Another mistake, however, is to give this surrounding danger our full attention. You see, the people of Brienz lived a fairly normal life until June 9. Even though the danger was real, they were not driven by the fear of what could happen. They had something that gave them security, something they trusted. And Isaiah expresses it like this: “God is my salvation, I will trust”. What a perspective! What an outlook! A person who does not remain rooted to the spot in the face of danger, but instead looks to the Lord and knows, “the Lord God is my strength!” This statement becomes all the more significant when we consider the time in which Isaiah wrote these words. For him it meant, in a figurative sense: danger recognized, danger averted. 

And what about us? How can we benefit from this? Well, basically in the same way as Isaiah. But what does this mean in practical terms? 

We are constantly faced with challenges and dangers in our life of faith. The individual articles in this issue give us a small sample of things that can threaten us. It is not the same for everyone and not with the same intensity. But sometimes this means that we have to go through difficult times, that we are challenged in our faith, that we feel alone and abandoned. We sometimes realize that we are not succeeding in things, and there is perhaps a danger of giving up. And these, dear reader, are the moments when you need to remind yourself: “I can do all things through Christ who strengthens me” (Philippians 4:13). A wonderful Bible verse, isn’t it? It wasn’t just theory for Paul, it was practice, because have you ever noticed what is written in the verses before it? Paul says there that he learned (!) to be content in every situation in life. He could be poor and he could have abundance. He was acquainted with everything, being full and going hungry, having plenty and suffering lack. Remarkable, isn’t it? But that is by no means all. He writes to the Corinthians: “We now have this light shining in our hearts, but we ourselves are like fragile clay jars containing this great treasure. This makes it clear that our great power is from God, not from ourselves. We are pressed on every side by troubles, but we are not crushed. We are perplexed, but not driven to despair. We are hunted down, but never abandoned by God. We get knocked down, but we are not destroyed” (2 Corinthians 4:7-9 NLT). Paul experiences these difficult times. – How does it feel to not know what to do? – But he is not focused on the problem, but on the Lord, on the all-surpassing power of God. Remarkable, isn’t it? But that’s not all. Paul describes another situation to the Corinthians that is very challenging for him. He speaks of a “thorn in the flesh”, and most Bible commentators interpret this to mean that the apostle was suffering physically and wanted to be freed from it. He repeatedly prayed to God about this and received the answer we are generally familiar with: “My grace is sufficient for you, for My strength is made perfect in weakness” (2 Corinthians 12:9).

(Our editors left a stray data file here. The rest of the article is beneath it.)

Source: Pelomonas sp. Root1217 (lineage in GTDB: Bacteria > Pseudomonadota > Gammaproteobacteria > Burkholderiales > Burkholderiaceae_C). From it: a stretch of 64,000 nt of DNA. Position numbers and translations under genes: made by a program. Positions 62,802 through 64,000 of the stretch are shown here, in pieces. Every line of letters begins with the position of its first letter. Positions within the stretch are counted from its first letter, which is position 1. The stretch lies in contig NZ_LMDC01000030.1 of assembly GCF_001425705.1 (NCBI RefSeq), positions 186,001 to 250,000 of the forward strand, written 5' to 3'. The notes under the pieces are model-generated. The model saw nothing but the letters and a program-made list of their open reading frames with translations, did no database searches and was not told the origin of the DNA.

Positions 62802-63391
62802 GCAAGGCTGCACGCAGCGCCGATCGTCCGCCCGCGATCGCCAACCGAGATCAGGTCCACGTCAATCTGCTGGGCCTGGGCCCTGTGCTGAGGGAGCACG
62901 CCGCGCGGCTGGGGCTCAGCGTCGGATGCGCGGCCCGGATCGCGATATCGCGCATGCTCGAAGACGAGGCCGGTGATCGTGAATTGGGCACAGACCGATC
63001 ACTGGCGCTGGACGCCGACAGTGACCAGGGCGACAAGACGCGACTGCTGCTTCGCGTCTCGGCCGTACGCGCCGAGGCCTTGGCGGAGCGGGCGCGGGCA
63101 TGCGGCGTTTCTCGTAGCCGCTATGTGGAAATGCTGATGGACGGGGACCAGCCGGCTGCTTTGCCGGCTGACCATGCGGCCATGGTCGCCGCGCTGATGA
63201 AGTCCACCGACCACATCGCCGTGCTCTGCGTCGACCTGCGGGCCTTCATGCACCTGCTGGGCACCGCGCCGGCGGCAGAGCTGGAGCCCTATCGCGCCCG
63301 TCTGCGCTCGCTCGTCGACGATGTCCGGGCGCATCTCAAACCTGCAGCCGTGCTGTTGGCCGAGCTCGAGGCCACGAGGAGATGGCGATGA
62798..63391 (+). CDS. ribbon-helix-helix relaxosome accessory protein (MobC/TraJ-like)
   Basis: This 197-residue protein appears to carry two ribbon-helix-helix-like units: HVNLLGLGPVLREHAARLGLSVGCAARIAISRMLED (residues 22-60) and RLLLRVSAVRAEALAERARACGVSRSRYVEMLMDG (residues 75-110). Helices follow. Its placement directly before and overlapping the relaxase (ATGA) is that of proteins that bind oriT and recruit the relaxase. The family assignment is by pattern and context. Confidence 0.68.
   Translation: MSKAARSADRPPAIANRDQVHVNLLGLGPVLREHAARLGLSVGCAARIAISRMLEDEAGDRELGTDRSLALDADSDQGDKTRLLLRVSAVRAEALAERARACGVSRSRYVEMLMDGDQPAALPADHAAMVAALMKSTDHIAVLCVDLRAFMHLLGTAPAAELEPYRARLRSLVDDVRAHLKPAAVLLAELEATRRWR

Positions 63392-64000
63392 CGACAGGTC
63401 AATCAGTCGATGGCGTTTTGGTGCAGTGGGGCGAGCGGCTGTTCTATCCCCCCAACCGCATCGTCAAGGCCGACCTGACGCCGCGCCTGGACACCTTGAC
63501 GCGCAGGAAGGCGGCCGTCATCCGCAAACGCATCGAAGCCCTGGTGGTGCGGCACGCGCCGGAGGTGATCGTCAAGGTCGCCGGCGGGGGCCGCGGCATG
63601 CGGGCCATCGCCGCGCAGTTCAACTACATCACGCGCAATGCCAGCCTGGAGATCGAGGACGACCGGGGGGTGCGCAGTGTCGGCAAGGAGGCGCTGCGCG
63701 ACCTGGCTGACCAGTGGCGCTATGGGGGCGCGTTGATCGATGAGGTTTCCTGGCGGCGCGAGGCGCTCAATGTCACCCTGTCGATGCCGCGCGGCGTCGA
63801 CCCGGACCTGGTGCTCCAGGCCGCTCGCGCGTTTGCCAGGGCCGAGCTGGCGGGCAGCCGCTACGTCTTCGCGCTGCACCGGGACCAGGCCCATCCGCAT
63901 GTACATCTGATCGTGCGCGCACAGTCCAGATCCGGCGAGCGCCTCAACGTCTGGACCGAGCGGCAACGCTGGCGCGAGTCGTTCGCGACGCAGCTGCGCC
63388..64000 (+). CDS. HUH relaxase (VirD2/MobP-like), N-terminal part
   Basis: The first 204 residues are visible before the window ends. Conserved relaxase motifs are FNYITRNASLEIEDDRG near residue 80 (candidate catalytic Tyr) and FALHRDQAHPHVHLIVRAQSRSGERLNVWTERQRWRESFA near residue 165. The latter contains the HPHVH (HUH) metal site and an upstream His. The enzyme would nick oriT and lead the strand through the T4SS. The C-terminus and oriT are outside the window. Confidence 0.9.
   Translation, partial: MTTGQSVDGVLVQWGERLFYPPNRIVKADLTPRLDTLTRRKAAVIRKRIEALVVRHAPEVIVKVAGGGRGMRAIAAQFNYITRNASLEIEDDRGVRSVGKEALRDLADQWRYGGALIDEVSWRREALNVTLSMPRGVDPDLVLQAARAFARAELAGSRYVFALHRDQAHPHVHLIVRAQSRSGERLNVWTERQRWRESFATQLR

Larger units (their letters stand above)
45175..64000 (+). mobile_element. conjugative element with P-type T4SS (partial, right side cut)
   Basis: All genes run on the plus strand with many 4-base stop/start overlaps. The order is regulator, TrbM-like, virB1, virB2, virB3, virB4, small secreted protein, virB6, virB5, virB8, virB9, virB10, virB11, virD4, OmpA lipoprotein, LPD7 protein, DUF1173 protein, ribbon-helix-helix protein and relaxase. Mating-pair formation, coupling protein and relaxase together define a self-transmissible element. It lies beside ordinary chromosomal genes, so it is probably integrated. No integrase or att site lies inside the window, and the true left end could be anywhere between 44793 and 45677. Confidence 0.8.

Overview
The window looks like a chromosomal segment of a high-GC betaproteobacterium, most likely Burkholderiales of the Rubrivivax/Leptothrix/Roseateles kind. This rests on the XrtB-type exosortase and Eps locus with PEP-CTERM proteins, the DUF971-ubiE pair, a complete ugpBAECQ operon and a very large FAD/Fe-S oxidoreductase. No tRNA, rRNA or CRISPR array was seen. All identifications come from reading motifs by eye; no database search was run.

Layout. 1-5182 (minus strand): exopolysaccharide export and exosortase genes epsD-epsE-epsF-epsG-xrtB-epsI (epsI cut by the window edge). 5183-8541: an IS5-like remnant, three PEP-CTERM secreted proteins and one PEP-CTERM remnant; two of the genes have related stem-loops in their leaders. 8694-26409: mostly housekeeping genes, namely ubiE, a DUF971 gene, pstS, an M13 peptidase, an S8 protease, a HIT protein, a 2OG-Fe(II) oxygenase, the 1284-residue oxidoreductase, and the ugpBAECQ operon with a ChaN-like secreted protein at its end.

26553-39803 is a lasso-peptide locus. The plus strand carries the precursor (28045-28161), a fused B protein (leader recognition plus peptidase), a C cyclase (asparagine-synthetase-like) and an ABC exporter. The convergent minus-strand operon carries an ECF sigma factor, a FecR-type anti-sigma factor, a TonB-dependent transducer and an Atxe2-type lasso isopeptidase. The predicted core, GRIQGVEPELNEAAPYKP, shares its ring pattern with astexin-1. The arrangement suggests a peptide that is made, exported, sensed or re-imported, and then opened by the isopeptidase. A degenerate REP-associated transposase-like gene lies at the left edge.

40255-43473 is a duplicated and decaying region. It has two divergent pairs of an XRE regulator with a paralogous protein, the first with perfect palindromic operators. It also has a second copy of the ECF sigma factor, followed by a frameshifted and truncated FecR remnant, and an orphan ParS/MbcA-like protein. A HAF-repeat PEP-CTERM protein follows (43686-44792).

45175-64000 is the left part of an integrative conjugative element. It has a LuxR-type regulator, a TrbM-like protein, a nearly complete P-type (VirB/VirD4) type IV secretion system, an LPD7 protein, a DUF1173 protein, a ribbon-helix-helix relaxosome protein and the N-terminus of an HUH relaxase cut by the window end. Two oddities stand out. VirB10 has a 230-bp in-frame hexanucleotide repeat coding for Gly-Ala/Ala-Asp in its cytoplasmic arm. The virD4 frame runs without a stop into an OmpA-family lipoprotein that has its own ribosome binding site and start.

For Paul, all this was not just theory. Did you notice that he had to learn to accept it all, learn to deal with the individual situations properly? It didn’t just fall into his lap. So don’t be discouraged if you don’t succeed straight away. I recently read a remarkable statement: Be faithful. It’s always too soon to quit! 

Therefore “… let us also, because we have such a cloud of witnesses around us, lay aside every weight, and the sin which always surrounds us, and let us run with endurance the race that is set before us, looking to Jesus, the author and perfecter of faith …” (Hebrews 12:1-2a). Then it will also be said for us: danger recognized, danger averted. 

Niko Ernst

Herford, Germany